When it came time for the fourth word, the local high school choir director took over the conducting baton and my dad stepped up to the microphone to sing the baritone solo. He sang that fourth movement--God. . . my. . . father. . . God. . . my father. . . why. . . has thou. . . forsaken. . . me.  He sang. We listened.

As it turned out, those were the last words I ever heard my dad sing in public.

When the cantata was over, my mom had a big reception back at the house, because, well, that’s what she does. Everybody came. It had been such a spiritually moving and beautiful production, we needed the afterglow.

My dad shook a couple hands and gave a couple hugs but then, immediately fell fast asleep in his chair, still in his tuxedo.

We knew he was tired. We knew something was wrong. But, we didn’t know, he had stage-four pancreatic cancer.

We didn’t know it until that next Thursday, Maundy Thursday, when the doctor called he and my mom into the office for those other, terrible, terrible last words. Terminal. Cancer.

Although my dad never uttered those words “why me,” this irony of that last song he sang was never lost on the rest of us. God, my father, why hast thou forsaken me? He died less than five months later.

Bad things happen to good people. Everyday. That’s for sure. We all know someone. Multiple someones.

Some of us, like me, once upon a time, believed that if we were good, really good. . . if we were obedient, really obedient, nothing bad would ever happen to us. God would protect us. My dad was very good. My dad was very obedient. It wasn’t fair.

When you think like that, it’s easy to feel forsaken, when the bad thing happens. And sooner or later, the bad thing will happen.

Bad things happen to good people. Sometimes it feels like bad things always happen to good people. We wonder how can God let these things happen? How can he forsake us like this? How can he let these cancers, these earthquakes, these terrorist attacks happen? We pray for protection. We pray for a miracle. But we don’t always get it. Even Jesus didn’t get it.

I guess Jesus is the best proof that bad things happen to good people. God let his own son cry out and die and never came forth with the miracle.

To me, Jesus dying on the cross, uttering those words of complete abandonment is the best reconciliation of every bad thing that ever happened to every good person. 

The bad things are reconciled, because they happened to Jesus too, especially to Jesus. Jesus was good. Really good. Jesus was obedient, really obedient. It’s almost like the cancer diagnosis happened to Jesus too. And the earthquakes. And the terrorist attacks.

Every bad thing that ever happened, happened to Jesus too, and worse.
Jesus felt that betrayal. Jesus felt abandoned. Jesus felt forsaken. It wasn’t fair. And he uttered those words out loud, in public. Those human words.

And it was acceptable. To feel human feelings. It acceptable to feel forsaken. It was human to feel forsaken.  

But, as we know from the story, it turns out that God didn’t actually forsake Jesus. God was there all the time.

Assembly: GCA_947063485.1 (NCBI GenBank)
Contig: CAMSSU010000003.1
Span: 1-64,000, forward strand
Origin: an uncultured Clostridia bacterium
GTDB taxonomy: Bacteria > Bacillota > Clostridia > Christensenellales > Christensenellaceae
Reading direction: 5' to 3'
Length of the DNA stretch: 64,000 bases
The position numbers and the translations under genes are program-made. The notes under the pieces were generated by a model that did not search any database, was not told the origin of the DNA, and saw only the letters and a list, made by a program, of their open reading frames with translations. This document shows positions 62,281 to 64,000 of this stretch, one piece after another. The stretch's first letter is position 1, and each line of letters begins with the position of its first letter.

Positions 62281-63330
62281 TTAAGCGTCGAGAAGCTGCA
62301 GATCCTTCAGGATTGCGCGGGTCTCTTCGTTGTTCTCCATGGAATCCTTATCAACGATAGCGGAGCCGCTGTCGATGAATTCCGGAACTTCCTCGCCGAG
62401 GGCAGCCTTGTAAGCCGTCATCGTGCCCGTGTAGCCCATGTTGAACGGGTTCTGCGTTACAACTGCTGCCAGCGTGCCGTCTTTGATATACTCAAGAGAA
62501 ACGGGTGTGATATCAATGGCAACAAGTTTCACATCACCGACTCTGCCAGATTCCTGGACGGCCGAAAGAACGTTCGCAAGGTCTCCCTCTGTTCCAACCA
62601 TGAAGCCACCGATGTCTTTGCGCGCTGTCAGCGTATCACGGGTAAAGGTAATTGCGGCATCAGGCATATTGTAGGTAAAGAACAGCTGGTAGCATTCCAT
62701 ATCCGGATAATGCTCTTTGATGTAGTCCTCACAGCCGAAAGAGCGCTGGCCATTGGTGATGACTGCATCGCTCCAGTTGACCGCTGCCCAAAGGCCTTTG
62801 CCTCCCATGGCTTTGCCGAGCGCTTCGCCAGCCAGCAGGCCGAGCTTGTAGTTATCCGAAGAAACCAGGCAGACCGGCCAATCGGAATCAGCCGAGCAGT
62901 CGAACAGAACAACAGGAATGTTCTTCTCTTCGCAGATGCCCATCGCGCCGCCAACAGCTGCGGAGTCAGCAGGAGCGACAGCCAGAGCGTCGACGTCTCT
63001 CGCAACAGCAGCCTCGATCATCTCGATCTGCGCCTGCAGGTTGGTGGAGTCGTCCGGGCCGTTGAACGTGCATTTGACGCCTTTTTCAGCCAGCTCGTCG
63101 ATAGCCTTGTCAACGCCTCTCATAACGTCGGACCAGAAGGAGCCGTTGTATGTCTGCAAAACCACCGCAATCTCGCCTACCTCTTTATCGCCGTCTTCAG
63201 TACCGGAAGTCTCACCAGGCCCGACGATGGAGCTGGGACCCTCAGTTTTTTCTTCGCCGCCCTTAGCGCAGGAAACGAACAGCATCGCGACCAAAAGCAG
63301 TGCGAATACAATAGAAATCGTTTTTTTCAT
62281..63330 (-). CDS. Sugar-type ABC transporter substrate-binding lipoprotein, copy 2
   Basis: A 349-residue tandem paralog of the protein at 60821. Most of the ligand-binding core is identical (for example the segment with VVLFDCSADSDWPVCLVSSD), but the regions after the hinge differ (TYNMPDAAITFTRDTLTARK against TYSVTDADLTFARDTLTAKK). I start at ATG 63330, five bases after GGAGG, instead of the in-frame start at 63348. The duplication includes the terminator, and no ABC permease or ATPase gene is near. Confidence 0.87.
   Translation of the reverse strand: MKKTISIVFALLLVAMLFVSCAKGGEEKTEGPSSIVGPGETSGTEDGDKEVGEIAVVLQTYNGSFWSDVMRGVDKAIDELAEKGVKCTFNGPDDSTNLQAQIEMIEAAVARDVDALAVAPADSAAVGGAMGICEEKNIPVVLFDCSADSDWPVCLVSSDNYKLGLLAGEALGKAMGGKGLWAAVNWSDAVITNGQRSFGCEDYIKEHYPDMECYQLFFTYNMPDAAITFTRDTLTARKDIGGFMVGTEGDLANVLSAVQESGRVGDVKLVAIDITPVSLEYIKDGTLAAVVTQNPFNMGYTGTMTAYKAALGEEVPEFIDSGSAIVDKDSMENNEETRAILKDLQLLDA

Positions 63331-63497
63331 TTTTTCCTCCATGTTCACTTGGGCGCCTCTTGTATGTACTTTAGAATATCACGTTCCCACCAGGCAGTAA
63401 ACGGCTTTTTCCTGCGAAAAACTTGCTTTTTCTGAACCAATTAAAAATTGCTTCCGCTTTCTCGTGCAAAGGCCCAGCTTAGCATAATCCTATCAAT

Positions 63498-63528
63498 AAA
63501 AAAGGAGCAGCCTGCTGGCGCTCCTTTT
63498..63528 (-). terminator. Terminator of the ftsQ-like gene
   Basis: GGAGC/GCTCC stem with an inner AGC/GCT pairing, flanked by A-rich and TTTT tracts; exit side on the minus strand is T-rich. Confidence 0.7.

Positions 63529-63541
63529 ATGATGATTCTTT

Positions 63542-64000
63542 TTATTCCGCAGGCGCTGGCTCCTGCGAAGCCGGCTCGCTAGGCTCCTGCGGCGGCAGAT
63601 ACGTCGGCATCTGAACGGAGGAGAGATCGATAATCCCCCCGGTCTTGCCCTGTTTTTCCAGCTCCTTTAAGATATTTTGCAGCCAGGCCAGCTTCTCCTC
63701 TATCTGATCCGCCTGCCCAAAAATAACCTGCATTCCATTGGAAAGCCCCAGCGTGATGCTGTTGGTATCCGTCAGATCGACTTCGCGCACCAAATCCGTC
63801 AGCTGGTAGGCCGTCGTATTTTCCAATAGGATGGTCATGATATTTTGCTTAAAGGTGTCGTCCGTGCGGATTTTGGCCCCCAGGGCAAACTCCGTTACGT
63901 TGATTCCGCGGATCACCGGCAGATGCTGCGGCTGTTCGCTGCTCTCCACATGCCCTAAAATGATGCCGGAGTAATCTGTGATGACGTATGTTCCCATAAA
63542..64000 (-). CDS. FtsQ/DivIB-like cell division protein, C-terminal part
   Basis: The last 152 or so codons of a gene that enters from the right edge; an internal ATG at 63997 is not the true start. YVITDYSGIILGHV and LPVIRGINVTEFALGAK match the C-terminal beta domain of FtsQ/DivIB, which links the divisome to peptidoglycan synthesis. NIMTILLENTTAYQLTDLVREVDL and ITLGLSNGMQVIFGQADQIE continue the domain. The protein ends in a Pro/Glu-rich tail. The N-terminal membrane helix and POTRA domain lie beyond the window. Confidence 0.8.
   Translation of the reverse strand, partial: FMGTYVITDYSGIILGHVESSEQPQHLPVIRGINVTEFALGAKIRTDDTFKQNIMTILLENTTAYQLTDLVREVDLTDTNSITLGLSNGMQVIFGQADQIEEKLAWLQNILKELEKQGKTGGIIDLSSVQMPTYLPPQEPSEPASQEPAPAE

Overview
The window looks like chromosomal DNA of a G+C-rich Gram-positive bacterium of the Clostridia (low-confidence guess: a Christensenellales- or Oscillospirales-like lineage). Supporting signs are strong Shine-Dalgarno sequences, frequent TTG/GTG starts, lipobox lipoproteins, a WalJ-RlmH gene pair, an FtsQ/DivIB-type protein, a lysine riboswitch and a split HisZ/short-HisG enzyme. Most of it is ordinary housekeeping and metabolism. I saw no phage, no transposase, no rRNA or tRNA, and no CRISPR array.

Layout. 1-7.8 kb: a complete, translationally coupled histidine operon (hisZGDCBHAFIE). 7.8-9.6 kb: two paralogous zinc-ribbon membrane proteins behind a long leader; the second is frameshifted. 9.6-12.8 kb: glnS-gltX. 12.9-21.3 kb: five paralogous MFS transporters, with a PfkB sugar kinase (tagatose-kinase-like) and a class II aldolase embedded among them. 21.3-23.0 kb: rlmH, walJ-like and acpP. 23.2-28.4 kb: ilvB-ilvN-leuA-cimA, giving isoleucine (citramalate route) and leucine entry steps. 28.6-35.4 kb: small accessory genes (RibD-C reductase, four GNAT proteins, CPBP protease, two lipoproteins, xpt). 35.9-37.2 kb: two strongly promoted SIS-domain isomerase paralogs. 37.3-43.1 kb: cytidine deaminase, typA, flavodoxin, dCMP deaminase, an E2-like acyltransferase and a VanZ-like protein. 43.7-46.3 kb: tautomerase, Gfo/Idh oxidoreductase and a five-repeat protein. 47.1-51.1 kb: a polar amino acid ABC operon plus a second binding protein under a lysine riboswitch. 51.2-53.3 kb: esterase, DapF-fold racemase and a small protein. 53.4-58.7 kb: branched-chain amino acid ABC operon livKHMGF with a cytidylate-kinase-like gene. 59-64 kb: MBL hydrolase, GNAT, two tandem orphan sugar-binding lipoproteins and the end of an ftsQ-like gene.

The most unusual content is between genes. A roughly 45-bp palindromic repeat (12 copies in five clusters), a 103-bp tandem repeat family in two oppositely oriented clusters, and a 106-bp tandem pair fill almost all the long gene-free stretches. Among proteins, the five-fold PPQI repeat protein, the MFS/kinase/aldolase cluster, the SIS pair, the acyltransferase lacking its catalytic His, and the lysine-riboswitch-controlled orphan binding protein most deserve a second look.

And Jesus did get his miracle.  The miracle of resurrection.
And though there may be times on this Earth when we feel forsaken by God, He is also with us all the time and we will get our miracle too. 

When I see injustice in the world and in the lives of people I know, I circle back around to this, no matter what bad things happen to good people, they happened to Jesus too, and just like Jesus, we will not stay forsaken. Just like Jesus, we will rise. We will all rise. Amen.

Monday, March 14, 2016

Labor of Love (part one)

The piano is here safe and sound. No heart attacks were sustained. No limbs or digits were crushed. No head injuries. No cats were stepped on. There is no hole through any part of the house looking down into the basement.

It arrived Saturday while I was at the SAM piano graduation. That was probably a good thing. Bill is in better shape cardiovascular-ly and emotionally, to deal with such things. In case you haven't been following the story--Doris Harrel's Steinway B is now here in Minnesota. We took out the bookcase in the stairwell. We moved the Baldwin to the basement. Around through the backyard. Upon the recommendation of the Baldwin movers, we took out the railings and banister to the staircase to accommodate seven more inches of piano. The Steinway showed up and four masculine angels in jeans and workbooks zenned it up the staircase. Mind over matter. It was just a lot of matter that's all. Slow and steady. They took off the lid--there's a 100 pounds right there. They pulled the action. Every piece possible.

They put it all back together. All the kings horses and all the kings men.
Now, we just need to make it safely through another week until the railing is fixed (pieces are numbered and laid out in the basement) and we will turn the page on this chapter and say our thank yous and blessings.

That's all I have time to say about this right now. Much more later. . .

Thursday, March 3, 2016

Once in a Lifetime

Once in a Lifetime